Canadian Mining Journal

Feature

Being held ransom by your own people

I love it when a judge* uses the word "ransom" in a summation involving a mining company because it just reinforces what many miners have claimed for years about what it’s like to deal with some "shady" characters over mineral rights.


I love it when a judge* uses the word “ransom” in a summation involving a mining company because it just reinforces what many miners have claimed for years about what it’s like to deal with some “shady” characters over mineral rights.

I say “shady” for sake of politeness because some of the other words I’ve heard to describe certain parties involved with Impact Benefit Agreements (IBAs) aren’t  printable.

In any event, the business of mining is getting tougher all the time thanks, in part, to greed and so-called “agreements” that seem to change once projects start to show signs of prosperity.

It’s no secret that some governments in ‘questionable’ parts of the world where ‘unquestionable’ quantities of resources are found, can run hot and cold when it comes to agreements and I think it’s criminal that many of them are still getting away with changing the rules mid-stream, years after signing original IBAs.

What’s even more infuriating is that they seem proud of it!

I know Canadian mining companies are pretty much on their own once they venture into offshore agreements but I still think our government should have something to say on the industry’s behalf when other governments show such disrespect for agreements with Canadian mining companies.

I often wonder how some of those offshore governments would feel if Ottawa changed its mind when it comes to ‘humanitarian’ relief? After all, Canada seems to always be “right there” when it comes to helping those in distress, but it’s “nowhere” when it comes to helping its own and that’s especially true when you see mining companies in trouble overseas.

Anyway, Canadian mining companies have fended for themselves for decades and will continue to do so for decades to come, but it would be nice to have a little back-up from time to time.

I know it’s easy for me to sit here in my Toronto office and talk about IBAs and foreign authorities, especially after writing “Nothing beats homemade ore”  here a few months ago, but with all that’s going on right now and the way some Canadian miners are getting screwed offshore, domestic minerals look pretty good.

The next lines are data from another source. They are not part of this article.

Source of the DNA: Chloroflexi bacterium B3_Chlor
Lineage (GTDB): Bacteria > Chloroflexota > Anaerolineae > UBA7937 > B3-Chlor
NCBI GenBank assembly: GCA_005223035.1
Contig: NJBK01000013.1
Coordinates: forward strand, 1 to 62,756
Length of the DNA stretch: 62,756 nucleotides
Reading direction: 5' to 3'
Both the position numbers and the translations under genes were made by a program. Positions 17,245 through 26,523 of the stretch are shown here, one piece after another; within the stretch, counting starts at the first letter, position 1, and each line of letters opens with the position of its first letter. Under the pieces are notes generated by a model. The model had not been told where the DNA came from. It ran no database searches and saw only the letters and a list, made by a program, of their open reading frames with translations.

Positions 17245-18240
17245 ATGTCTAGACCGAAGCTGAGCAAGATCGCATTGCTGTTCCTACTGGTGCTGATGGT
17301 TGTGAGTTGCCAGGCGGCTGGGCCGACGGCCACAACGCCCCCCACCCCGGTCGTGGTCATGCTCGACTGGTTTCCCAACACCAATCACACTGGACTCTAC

Mind you, and I refer back to the judge’s use of the word “ransom” in the first paragraph, things aren’t that rosy here either.

Look at the situation involving De Beers and a few disgruntled members of the First Nations (who are also ex-employees of De Beers) who periodically blocked the ice road to its Victor Diamond Mine in northern Ontario this past winter.

Because of the mine’s fly-in location, the 250 kilometre ice road is the company’s only way of transporting heavy equipment and supplies to the site and it was during those three or four critical winter months that a handful of ‘locals’ decided they didn’t want ‘outsiders’ crossing their land.

To hell with the IBAs between De Beers and The First Nations, barricades were put up and supplies were stopped. To De Beers’ credit, they respected the protesters and as time passed, the on-again/off-again barricades didn’t have enough impact to seriously compromise De Beers’ 2013 business plan.

But they could have, and that’s what is most upsetting. It’s bad enough that our mining companies are being held “ransom” by foreigners, they’re also being threatened by some Canadians too!    


*Timmins, Ontario, Judge Robert Riopelle, (according to a report in the Timmins Daily Press) said recently that the barricading of the ice road (by members of the Attawapiskat First Nations) leading to De Beer’s $1 billion Victor Mine in Northern Ontario during the critical seasonal period when the company makes essential deliveries of supplies to the mine was done by “individuals with private financial interests, holding a large multinational corporation to ransom…. It smells of coercion.”


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